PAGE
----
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In this MysteryQuest, you will focus on one of the three main theories about his death - murder, suicide or accident. First, you will learn more about Thomson's life and his death to help you identify the one theory you wish to investigate further. Next, you will examine a list of facts to determine whether these facts support your chosen theory, challenge the theory or are simply not relevant. You will gather additional facts and judge whether or not they support your theory. Finally, you will rate the overall plausibility of all of the evidence you have collected to help you decide whether the evidence about your chosen theory justifies re-opening the case.

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STEP 1: Identify the theory to explore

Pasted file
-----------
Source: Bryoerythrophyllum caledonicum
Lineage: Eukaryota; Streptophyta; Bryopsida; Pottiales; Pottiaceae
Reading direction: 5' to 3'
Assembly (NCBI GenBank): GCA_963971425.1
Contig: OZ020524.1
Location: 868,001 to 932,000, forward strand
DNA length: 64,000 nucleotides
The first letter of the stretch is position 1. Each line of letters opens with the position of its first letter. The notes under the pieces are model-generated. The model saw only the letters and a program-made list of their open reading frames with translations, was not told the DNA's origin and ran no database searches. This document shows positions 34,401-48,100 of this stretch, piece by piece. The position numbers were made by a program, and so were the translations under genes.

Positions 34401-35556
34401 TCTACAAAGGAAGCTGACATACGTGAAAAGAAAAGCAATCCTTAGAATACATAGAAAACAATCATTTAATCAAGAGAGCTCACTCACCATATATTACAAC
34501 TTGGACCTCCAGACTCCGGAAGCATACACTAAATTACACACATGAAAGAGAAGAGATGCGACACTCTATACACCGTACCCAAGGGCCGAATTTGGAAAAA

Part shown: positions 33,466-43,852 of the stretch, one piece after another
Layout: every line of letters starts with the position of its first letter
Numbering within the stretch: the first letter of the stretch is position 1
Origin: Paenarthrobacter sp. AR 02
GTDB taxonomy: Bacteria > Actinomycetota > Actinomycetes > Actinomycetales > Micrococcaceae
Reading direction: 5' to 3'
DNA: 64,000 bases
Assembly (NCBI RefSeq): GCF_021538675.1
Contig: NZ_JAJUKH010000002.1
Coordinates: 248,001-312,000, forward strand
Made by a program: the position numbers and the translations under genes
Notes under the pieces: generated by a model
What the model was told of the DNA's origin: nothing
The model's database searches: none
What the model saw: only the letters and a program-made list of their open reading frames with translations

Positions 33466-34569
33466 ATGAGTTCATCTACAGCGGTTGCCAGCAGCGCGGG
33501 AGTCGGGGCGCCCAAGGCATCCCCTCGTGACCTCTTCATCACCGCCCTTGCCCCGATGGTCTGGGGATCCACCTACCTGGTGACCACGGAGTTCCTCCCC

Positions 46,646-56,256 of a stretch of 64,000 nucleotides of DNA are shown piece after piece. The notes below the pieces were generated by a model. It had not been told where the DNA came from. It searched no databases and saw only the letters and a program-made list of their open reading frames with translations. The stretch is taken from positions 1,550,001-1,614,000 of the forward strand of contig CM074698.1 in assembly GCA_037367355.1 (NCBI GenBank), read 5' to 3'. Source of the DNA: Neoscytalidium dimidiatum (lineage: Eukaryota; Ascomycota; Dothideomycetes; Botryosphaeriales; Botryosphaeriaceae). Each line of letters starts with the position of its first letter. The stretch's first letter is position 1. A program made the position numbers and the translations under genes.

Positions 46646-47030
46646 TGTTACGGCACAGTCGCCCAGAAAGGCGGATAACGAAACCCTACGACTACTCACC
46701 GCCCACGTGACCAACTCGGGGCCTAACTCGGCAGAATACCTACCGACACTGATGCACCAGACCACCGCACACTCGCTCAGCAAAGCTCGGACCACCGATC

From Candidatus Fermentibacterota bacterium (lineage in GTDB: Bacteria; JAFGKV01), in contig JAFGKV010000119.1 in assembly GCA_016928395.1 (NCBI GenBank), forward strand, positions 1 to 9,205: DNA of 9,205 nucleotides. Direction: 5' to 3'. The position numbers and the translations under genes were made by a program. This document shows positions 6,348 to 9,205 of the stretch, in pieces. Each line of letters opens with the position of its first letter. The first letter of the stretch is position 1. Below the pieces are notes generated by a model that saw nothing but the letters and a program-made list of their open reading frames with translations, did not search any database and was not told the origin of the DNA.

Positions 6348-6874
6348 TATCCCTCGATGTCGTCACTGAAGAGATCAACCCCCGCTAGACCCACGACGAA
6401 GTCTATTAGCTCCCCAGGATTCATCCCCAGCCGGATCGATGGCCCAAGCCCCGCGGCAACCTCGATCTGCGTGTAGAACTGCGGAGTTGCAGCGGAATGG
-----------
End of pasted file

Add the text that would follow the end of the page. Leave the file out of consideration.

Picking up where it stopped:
Tom Thomson died on or about July 8, 1917. He was last seen at noon that day when he set out for a fishing trip. He said he was going to catch a large trout that had been getting away from him. Three and a half hours later, his canoe was found drifting. There was no storm and only a slight breeze. One report stated that both paddles were fastened in the canoe as if Thomson was planning a portage - to carry his canoe across land. Another reported that only one paddle was awkwardly strapped to the canoe and that Thomson's favourite paddle was missing. His light fishing rod and supply bag were missing. However, another report stated that all of his provisions were found packed in the canoe. Eight days later, Thomson's body rose to the surface. This is an unusually long time given the temperature of the water. The body was in a state of decomposition. There was a violent mark on his head, some bleeding from one ear, and a fishing line wrapped around one of his ankles. Reports indicated that there was air in the lungs. Seven witnesses testified as to what they knew in the inquest into his death. A visiting doctor pronounced that Thomson died by accidental drowning.